Wet Hot American Summer: First Day of Camp

TV review by
Jenny Nixon, Common Sense Media
Wet Hot American Summer: First Day of Camp TV Poster Image
Absurd but amiable nostalgia trip only lukewarm.

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Kids say

age 13+
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A lot or a little?

The parents' guide to what's in this TV show.

Positive Messages

The film parodies 1980s teen sex comedies, so even though it has a lot of overtly sexual content, a lot of it is actually mocking sexist and homophobic attitudes. This nuance may be lost on younger viewers.

Positive Role Models & Representations

Campers and counselors are over-the-top caricatures and definitely don't always make the right choices. 


A couple of characters are shot in the forehead by an assassin, while another perishes in a pool of lime-green toxic waste. The bloodshed is minimal and unrealistic, though, and played for comedic effect.


Lots of sexual innuendo throughout. One character is shown reaching into her shorts to remove her diaphragm and tossing it to another woman to borrow. Blowjobs are mentioned, and two characters make a bet to see who can lose their virginity first. Two male characters are shown kissing.


All the usual suspects are present, and pretty much every slang term invented for the word "penis" is used -- repeatedly.

Drinking, Drugs & Smoking

Some smoking and underage drinking is shown.

What parents need to know

Parents need to know that Wet Hot American Summer: First Day at Camp is an unabashed send-up of the teen sex comedies of the early 1980s, and, as one might predict, it doesn't skimp on the sexual references, foul language, or gross-out humor. Sex is used as a bargaining tool, as when one female counselor offers to let a male counselor fondle her breasts if he accompanies her on a frightening trip into the woods. A teen camper is shown getting her period for the first time, and she goes totally boy-crazy moments later. This series is definitely best suited for older teens and adults, and it's probably for the best if those viewers are already fans of the cult classic film the series is based on.

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What's the story?

WET HOT AMERICAN SUMMER: FIRST DAY AT CAMP serves as an eight-episode prequel to the 2001 cult comedy film Wet Hot American Summer, which took place on the last day of camp. Nestled in the wilds of Maine, Camp Firewood is in dire straights financially, causing the camp director (H. Jon Benjamin) to make an ill-advised deal with a nefarious corporation that ends up dumping cesspools of deadly toxic waste on the campgrounds. It's up to a couple of screwball camp counselors (Jason Schwartzman, Janeane Garofalo) to squash the danger while keeping parents from finding out what's really going on. Meanwhile, most of the other plot lines are centered on the various romantic entanglements of the counselors and teens: Uptight rich girl Katie (Marguerite Moreau) is pursued by crass Andy (Paul Rudd), while dorky Coop (Michael Showalter) attempts to figure out where he stands with hot girl Donna (Lake Bell). We're also introduced to Camp Firewood's snobby rivals at nearby preppy Camp Tigerclaw, led by polo shirt-clad Blake (Josh Charles). There's also some cheeseball musical theater in the works, produced by budding thespians and would-be lovers Susie (Amy Poehler) and Ben (Bradley Cooper), with the help of Broadway vet Claude Dumet (John Slattery).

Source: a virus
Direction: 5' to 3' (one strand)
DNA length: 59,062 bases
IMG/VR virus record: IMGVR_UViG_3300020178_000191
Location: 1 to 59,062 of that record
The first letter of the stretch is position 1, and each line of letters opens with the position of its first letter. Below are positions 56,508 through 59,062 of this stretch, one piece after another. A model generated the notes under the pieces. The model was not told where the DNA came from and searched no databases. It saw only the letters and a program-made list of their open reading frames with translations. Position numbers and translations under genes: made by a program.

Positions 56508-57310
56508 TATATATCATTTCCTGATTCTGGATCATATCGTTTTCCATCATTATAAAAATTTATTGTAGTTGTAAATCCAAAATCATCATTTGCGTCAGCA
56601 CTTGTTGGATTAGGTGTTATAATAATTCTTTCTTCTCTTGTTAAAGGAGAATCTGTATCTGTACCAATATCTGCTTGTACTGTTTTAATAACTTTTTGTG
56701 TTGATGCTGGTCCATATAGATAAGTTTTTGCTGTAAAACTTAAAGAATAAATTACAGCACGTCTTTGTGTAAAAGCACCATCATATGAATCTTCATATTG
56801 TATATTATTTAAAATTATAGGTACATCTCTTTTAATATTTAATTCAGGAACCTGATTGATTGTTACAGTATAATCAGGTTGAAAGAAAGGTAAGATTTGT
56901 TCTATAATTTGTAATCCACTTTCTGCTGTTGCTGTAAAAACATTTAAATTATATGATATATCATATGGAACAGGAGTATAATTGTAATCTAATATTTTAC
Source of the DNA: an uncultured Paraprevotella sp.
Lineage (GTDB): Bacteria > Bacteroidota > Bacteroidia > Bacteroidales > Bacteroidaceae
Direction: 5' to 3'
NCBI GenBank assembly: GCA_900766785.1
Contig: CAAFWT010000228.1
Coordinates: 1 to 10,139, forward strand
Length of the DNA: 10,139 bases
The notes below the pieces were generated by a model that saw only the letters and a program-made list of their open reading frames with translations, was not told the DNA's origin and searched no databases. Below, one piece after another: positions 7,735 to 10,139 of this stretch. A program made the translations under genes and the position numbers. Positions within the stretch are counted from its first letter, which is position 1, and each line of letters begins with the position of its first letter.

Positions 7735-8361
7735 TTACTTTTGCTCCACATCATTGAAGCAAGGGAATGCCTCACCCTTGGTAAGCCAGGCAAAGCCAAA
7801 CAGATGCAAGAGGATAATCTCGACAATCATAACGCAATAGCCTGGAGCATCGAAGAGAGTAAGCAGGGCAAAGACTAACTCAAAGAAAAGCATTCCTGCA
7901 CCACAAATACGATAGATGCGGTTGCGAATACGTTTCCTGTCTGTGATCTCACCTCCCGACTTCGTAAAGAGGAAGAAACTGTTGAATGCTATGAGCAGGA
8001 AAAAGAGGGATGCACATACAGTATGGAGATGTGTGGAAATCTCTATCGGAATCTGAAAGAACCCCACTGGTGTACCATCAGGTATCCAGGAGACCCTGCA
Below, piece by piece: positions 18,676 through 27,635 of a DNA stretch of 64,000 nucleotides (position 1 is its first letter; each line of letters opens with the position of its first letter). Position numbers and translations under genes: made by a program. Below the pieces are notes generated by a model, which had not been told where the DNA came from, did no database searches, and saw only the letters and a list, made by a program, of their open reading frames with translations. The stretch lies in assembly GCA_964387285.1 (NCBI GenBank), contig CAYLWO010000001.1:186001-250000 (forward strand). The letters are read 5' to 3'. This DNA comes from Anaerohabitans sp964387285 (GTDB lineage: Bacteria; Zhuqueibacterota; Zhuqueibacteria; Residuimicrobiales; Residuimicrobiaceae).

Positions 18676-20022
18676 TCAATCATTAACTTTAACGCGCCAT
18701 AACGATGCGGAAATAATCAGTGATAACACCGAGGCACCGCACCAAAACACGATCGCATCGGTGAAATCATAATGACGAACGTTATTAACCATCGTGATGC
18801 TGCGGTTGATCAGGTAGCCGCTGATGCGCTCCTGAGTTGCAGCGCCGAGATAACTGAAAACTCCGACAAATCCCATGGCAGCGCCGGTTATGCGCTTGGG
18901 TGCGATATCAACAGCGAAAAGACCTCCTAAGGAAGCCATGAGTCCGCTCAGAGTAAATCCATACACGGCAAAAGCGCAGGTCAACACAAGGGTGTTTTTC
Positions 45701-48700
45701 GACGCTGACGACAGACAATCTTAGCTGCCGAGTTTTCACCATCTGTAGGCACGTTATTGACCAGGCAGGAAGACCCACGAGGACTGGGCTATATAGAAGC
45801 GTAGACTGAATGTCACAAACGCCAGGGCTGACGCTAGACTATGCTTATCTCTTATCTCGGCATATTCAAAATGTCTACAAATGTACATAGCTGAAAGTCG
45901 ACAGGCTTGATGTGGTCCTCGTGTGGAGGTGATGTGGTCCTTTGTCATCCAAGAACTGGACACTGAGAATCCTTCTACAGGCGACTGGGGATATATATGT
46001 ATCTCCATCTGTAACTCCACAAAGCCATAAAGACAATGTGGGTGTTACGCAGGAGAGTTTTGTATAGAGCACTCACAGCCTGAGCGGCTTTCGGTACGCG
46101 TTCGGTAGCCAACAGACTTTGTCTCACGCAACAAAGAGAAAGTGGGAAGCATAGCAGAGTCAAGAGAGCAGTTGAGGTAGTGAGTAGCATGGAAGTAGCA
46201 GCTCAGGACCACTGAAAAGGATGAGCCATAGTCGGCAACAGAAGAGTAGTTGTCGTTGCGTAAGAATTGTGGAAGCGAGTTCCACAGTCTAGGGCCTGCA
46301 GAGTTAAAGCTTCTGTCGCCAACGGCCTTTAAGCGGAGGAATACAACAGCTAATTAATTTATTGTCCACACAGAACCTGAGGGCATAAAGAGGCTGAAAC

Is it any good?

Boasting an all-star cast of modern comedy greats, the series relies so heavily on the stale nostalgia angle -- without offering much else -- that it comes off like an extended and slightly pointless improv exercise. Much of the original film's humor came from the fact that a cast of 20- and 30somethings were playing teenagers. This time around, the cast is even older and even less believable, and their characters are two months younger. The performers, which include many newcomers (Jordan Peele, Michael Cera, Jon Hamm) making cameo appearances, are likable enough, and there's definitely a curiosity factor involved in seeing them pick up these roles again so long after the movie.

But the humor itself is rambling and can be seriously repetitive with all the callbacks and in-jokes referencing things that happen in the film (which probably seem nonsensical and bizarre if you haven't seen it). It's not really enough to parody a genre and make lazy jokes about Tab soda and Ronald Reagan if there's nothing more substantial being brought to the table. It mainly seems like an excuse to allow some awesome actors to basically workshop stuff on camera, which has its charm, but a bit more structure and direction would have gone a long way. Still, if you've been waiting 14 years to see that talking can of vegetables again, you won't be disappointed.

Talk to your kids about ...

  • Families can talk about what it means to parody something. How can you tell when something is a sincere homage and when something is being made fun of? What's the difference?

  • What were some of the more ridiculous aspects of the plot? Did the surreal elements make you laugh, or did they distract from the story?

TV details

Our editors recommend

For kids who love silly satire

Themes & Topics

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